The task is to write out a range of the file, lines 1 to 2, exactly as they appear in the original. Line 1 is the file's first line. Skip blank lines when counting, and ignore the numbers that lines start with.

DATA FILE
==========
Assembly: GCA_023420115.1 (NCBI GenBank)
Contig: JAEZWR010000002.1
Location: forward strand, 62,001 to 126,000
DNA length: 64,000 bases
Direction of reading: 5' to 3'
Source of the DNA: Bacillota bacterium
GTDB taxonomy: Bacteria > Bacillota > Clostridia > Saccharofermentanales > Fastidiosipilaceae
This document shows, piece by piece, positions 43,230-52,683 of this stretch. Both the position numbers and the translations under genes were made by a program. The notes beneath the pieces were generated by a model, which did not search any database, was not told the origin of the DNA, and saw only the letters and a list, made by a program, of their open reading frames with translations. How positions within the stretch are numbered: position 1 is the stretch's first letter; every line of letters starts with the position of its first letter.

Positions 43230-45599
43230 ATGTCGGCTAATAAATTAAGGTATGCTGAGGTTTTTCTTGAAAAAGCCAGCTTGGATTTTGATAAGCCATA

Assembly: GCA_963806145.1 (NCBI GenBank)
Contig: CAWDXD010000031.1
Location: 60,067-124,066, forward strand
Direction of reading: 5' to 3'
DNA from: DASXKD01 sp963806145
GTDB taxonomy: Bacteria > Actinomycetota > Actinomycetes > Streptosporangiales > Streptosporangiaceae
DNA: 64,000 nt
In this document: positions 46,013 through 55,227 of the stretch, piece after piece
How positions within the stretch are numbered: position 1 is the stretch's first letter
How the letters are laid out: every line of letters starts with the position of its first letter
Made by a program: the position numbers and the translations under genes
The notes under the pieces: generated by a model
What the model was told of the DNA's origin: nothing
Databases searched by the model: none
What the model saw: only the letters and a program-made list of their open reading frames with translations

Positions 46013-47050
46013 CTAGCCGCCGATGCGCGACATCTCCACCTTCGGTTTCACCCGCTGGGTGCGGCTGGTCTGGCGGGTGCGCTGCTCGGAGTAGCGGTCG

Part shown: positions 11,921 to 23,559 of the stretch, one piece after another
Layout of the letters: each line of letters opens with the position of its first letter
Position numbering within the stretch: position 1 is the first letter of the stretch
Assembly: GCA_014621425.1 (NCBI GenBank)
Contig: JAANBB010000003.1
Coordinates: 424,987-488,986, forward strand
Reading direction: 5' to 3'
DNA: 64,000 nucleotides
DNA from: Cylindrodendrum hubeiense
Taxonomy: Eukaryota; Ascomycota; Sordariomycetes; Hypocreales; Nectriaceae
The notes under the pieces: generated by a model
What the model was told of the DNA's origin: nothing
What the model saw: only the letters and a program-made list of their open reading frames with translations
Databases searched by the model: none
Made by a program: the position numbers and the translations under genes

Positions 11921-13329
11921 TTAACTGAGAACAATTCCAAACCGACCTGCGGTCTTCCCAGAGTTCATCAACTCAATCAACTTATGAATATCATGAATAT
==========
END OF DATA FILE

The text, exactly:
Assembly: GCA_023420115.1 (NCBI GenBank)
Contig: JAEZWR010000002.1